Calm’s Approach – Quality not Quantity
Adrian McMaster here. Before starting Calm, I spent most of the previous twelve months running a large support coordination service (16-17 coordinators) within an even larger organisation. The experience was valuable and I got to meet a lot of truly great operators. To a person, the support coordinators working in my team were dedicated, committed professionals who cared deeply about their clients. They are also great people to spend time with. I loved working with them.
But the organisation? Not so much! I often had to shake my head at the way in which the organisation arranged itself. Firstly, there was a lot of upper management. This is a bit odd itself, because the NDIS is designed for smaller, leaner organisations. Upper management’s main interest was what they called their ‘KPI.’ KPI means ‘Key Performance Indicator.’ In a support coordination service, you would think that ‘key performance indicators’ would be things like client satisfaction, or services arranged, or plan money spent – some general indicator of problems being solved and people becoming less disabled.
Unfortunately, the only KPI being applied was the number of hours in a day that the coordinator was billing for. That’s right: the main KPI was revenue. The organisation had such large overheads that it needed an enormous amount of revenue from each practitioner just to break even. And it was incredibly anxious about getting that revenue.
Lots of organisations work like this. The common KPI is 80% – although I have seen numbers as high as 85%. That means that frontline staff have to spend at least 80% of their time doing work that can be billed for. Management will often have conniptions if staff do not reach the required level in a given week or even on a given day. Even worse, to ensure that there was enough scope for staff to reach the required level of billing, management asked each support coordinator to manage a ridiculously high case load – often more than 30 clients.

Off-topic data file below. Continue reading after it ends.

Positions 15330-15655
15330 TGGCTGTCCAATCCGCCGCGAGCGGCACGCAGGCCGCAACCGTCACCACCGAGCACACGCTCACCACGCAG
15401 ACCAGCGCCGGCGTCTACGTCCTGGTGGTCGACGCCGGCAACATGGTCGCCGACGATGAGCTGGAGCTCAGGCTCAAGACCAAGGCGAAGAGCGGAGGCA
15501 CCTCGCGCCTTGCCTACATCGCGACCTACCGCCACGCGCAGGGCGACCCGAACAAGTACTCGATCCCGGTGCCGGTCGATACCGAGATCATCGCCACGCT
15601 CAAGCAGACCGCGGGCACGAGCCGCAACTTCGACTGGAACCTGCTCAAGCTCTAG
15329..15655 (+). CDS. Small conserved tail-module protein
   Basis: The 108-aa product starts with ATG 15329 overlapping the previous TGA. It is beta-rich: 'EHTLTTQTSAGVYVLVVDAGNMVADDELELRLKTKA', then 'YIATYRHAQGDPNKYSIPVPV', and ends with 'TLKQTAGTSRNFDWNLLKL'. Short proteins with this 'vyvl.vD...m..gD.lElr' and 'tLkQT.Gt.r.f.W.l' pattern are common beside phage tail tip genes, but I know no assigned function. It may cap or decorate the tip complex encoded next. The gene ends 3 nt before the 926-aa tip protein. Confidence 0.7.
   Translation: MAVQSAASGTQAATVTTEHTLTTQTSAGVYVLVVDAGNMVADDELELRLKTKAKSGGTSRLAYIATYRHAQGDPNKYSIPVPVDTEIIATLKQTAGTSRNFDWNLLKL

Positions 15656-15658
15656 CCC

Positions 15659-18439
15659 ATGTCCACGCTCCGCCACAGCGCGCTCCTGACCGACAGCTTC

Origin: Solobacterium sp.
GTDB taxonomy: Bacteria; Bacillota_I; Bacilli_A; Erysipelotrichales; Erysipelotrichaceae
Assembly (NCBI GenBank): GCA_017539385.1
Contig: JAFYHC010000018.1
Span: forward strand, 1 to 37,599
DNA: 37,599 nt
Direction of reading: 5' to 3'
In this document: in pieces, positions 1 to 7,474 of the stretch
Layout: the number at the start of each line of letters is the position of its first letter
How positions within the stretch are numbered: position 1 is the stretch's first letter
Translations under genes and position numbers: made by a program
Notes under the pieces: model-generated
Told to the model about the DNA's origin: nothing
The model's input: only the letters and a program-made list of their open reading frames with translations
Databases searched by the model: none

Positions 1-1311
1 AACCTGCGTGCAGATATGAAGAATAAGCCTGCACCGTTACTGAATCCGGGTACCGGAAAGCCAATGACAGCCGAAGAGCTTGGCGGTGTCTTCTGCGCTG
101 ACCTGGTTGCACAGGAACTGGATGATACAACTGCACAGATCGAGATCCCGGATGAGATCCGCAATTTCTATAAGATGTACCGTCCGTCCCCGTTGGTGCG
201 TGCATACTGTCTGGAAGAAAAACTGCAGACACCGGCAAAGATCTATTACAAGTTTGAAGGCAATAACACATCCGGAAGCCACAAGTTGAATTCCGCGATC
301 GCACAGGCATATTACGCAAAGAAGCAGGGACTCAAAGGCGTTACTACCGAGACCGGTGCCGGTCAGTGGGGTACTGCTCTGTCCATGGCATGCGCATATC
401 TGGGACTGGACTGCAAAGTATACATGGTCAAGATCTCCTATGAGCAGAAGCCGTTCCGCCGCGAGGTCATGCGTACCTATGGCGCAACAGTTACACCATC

This was so the wrong way to go about it! What it meant was that staff were constantly juggling an enormous workload. This means that they ended up doing a relatively small amount of work for each of a large number of clients. They wasted an enormous amount of time jumping from task to task. It caused stress and took all the fun out of the work for these dedicated staff.
This stress was so unnecessary. As it happens, most NDIS plans are very generous when it comes to support coordination. Support coordinators are generally all hard-working and – if trusted by management and left to their own judgment – would easily spend at least 80% of their time helping their clients. This means that revenue will look after itself. And, if case loads are lighter, staff become free to ‘deep-dive’ into the plans of a few clients, rather than needing to spread themselves thinly over a large number of clients. Put simply, staff could spend twice as much time helping half as many clients. The staff would enjoy the work more, the clients would receive a better service, and the organisation’s finances would be assured. After all, half the clients should mean half the management, as well!
As our name suggests, the last thing we want at Calm Consulting is stressed out staff! Our approach is to work closely with fewer clients, making sure that they get everything out of their plan. We will not have large overheads and in particular we will not have anyone on the payroll who is not adding direct value to clients.
It is about quality, not quantity.